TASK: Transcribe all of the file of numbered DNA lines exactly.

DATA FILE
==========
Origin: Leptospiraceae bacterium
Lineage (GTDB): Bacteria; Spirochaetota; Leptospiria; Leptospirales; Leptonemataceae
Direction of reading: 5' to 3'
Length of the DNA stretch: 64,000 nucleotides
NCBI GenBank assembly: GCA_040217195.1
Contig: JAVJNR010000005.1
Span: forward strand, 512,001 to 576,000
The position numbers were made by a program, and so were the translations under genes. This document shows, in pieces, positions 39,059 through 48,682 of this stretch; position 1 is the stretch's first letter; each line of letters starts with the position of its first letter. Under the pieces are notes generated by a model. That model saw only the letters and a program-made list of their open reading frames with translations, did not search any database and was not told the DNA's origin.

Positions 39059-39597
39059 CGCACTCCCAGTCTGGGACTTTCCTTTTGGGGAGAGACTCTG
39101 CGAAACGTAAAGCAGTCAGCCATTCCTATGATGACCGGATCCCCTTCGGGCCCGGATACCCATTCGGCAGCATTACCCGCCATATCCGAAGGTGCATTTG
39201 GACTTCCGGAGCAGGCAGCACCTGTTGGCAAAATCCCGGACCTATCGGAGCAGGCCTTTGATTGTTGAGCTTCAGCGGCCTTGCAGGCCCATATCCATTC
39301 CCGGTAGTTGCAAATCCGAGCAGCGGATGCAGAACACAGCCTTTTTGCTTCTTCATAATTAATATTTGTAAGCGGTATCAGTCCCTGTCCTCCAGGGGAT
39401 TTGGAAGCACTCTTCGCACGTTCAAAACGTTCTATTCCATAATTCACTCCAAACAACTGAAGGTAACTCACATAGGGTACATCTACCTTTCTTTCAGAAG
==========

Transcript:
Origin: Leptospiraceae bacterium
Lineage (GTDB): Bacteria; Spirochaetota; Leptospiria; Leptospirales; Leptonemataceae
Direction of reading: 5' to 3'
Length of the DNA stretch: 64,000 nucleotides
NCBI GenBank assembly: GCA_040217195.1
Contig: JAVJNR010000005.1
Span: forward strand, 512,001 to 576,000
The position numbers were made by a program, and so were the translations under genes. This document shows, in pieces, positions 39,059 through 48,682 of this stretch; position 1 is the stretch's first letter; each line of letters starts with the position of its first letter. Under the pieces are notes generated by a model. That model saw only the letters and a program-made list of their open reading frames with translations, did not search any database and was not told the DNA's origin.

Positions 39059-39597
39059 CGCACTCCCAGTCTGGGACTTTCCTTTTGGGGAGAGACTCTG
39101 CGAAACGTAAAGCAGTCAGCCATTCCTATGATGACCGGATCCCCTTCGGGCCCGGATACCCATTCGGCAGCATTACCCGCCATATCCGAAGGTGCATTTG
39201 GACTTCCGGAGCAGGCAGCACCTGTTGGCAAAATCCCGGACCTATCGGAGCAGGCCTTTGATTGTTGAGCTTCAGCGGCCTTGCAGGCCCATATCCATTC
39301 CCGGTAGTTGCAAATCCGAGCAGCGGATGCAGAACACAGCCTTTTTGCTTCTTCATAATTAATATTTGTAAGCGGTATCAGTCCCTGTCCTCCAGGGGAT
39401 TTGGAAGCACTCTTCGCACGTTCAAAACGTTCTATTCCATAATTCACTCCAAACAACTGAAGGTAACTCACATAGGGTACATCTACCTTTCTTTCAGAAG